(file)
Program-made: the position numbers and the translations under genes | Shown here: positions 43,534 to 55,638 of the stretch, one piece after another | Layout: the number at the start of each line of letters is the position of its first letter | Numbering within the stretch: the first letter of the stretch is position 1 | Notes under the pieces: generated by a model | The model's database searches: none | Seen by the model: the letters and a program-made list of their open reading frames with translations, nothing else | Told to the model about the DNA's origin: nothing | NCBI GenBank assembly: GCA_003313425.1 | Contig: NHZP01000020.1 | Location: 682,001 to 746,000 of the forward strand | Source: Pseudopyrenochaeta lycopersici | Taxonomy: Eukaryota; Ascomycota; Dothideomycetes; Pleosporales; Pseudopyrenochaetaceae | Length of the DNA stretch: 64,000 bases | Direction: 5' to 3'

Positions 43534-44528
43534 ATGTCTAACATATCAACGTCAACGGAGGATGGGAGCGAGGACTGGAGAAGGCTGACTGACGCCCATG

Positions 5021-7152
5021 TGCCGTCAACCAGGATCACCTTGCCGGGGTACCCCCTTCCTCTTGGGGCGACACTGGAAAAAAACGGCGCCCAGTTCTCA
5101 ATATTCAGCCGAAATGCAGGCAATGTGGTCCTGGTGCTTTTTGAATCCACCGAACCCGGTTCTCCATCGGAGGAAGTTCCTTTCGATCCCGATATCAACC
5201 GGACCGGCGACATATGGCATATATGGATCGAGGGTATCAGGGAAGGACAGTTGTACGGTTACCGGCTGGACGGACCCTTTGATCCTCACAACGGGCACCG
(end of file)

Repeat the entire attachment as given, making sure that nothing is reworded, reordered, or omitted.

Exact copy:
Program-made: the position numbers and the translations under genes | Shown here: positions 43,534 to 55,638 of the stretch, one piece after another | Layout: the number at the start of each line of letters is the position of its first letter | Numbering within the stretch: the first letter of the stretch is position 1 | Notes under the pieces: generated by a model | The model's database searches: none | Seen by the model: the letters and a program-made list of their open reading frames with translations, nothing else | Told to the model about the DNA's origin: nothing | NCBI GenBank assembly: GCA_003313425.1 | Contig: NHZP01000020.1 | Location: 682,001 to 746,000 of the forward strand | Source: Pseudopyrenochaeta lycopersici | Taxonomy: Eukaryota; Ascomycota; Dothideomycetes; Pleosporales; Pseudopyrenochaetaceae | Length of the DNA stretch: 64,000 bases | Direction: 5' to 3'

Positions 43534-44528
43534 ATGTCTAACATATCAACGTCAACGGAGGATGGGAGCGAGGACTGGAGAAGGCTGACTGACGCCCATG

Positions 5021-7152
5021 TGCCGTCAACCAGGATCACCTTGCCGGGGTACCCCCTTCCTCTTGGGGCGACACTGGAAAAAAACGGCGCCCAGTTCTCA
5101 ATATTCAGCCGAAATGCAGGCAATGTGGTCCTGGTGCTTTTTGAATCCACCGAACCCGGTTCTCCATCGGAGGAAGTTCCTTTCGATCCCGATATCAACC
5201 GGACCGGCGACATATGGCATATATGGATCGAGGGTATCAGGGAAGGACAGTTGTACGGTTACCGGCTGGACGGACCCTTTGATCCTCACAACGGGCACCG